The states of Central and Eastern Europe have, to different extents and with varying levels of success, engaged in the transition from authoritarian rule. The (re-) construction of democratic, law-based governance has turned out to be a lengthy and - at times - frustrating process. The agenda for post-communist reform contains many entries, yet a transition-blue-print is not available.
The papers collected in this volume explore the implications of the transition process in various areas. While not all aspects of post-communist law are covered, several crucial issues receive an in-depth treatment. These are: the development of (supra-) governmental systems, the procuracy, minority rights, contract law, land ownership and industrial property rights. Displaying remarkable scholarly as well as practical legal expertise, the various contributors to this volume illustrate the problems in, and the potential of, these policy areas.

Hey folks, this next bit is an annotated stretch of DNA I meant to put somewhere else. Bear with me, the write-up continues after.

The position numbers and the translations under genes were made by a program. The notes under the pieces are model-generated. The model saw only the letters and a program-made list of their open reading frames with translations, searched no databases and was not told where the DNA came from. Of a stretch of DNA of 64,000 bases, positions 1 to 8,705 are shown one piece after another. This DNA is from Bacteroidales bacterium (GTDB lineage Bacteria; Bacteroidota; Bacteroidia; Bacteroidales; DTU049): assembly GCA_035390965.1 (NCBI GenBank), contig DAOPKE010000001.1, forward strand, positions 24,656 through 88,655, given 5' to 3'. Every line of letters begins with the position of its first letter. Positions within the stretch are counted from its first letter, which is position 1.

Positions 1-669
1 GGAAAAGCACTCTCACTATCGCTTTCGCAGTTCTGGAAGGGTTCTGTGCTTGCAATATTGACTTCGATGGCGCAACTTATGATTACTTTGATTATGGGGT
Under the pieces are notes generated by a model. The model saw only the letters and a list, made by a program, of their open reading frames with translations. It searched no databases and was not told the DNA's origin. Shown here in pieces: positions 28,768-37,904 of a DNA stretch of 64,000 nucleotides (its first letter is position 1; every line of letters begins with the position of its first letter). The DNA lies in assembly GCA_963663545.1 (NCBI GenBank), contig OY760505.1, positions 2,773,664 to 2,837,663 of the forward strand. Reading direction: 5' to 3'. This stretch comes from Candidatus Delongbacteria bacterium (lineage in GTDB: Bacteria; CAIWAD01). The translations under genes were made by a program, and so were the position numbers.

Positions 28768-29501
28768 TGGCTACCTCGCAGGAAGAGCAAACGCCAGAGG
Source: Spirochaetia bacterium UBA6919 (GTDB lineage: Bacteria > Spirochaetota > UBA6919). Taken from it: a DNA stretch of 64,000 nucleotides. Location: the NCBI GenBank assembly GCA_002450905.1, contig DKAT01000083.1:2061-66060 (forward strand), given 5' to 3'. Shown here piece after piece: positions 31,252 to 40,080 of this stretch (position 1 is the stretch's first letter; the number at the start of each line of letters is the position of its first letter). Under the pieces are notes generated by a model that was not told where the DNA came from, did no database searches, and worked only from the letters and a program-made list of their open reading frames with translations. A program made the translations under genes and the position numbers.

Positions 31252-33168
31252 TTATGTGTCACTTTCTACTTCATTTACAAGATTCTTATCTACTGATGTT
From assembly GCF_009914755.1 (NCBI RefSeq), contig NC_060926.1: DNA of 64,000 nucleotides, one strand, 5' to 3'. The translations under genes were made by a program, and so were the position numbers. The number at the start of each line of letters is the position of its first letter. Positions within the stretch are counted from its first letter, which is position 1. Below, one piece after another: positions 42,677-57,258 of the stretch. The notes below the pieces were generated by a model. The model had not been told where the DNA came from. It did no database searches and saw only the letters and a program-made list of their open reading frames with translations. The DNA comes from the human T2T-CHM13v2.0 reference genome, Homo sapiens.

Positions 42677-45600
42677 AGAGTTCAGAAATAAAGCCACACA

List of Contributors. Editor's Foreword. The Function of the Russian Procuracy in Administrative Procedure; M. Geistlinger. The Role of the President in the Polish System of Government after 1989; S. Gerhardt. The President in the System of Government of the Central and Eastern European States: A Comparative View; M. Hofmann. Minority Rights: Recent Developments in the Baltic States and Russia; P. Järve. The Principle of Private Autonomy and Harmonization of Estonian Contract Law; I. Kull. Minority Rights: Current Developments in Central and South Eastern European States; H. Küpper. The Commonwealth of Independent States: Towards Supranationalism? K. Malfliet. The Re-Emergence of the Pravovoe Gosudarstvo and the Russian Procuracy: The General Supervision Function of the Procuracy; H. Oda. Political Conflict and Legal Uncertainty: The Privatization of Land Ownership; L. Skyner. Arbitration in the Field of Industrial Property Rights; H. Zakowska-Henzler. Index.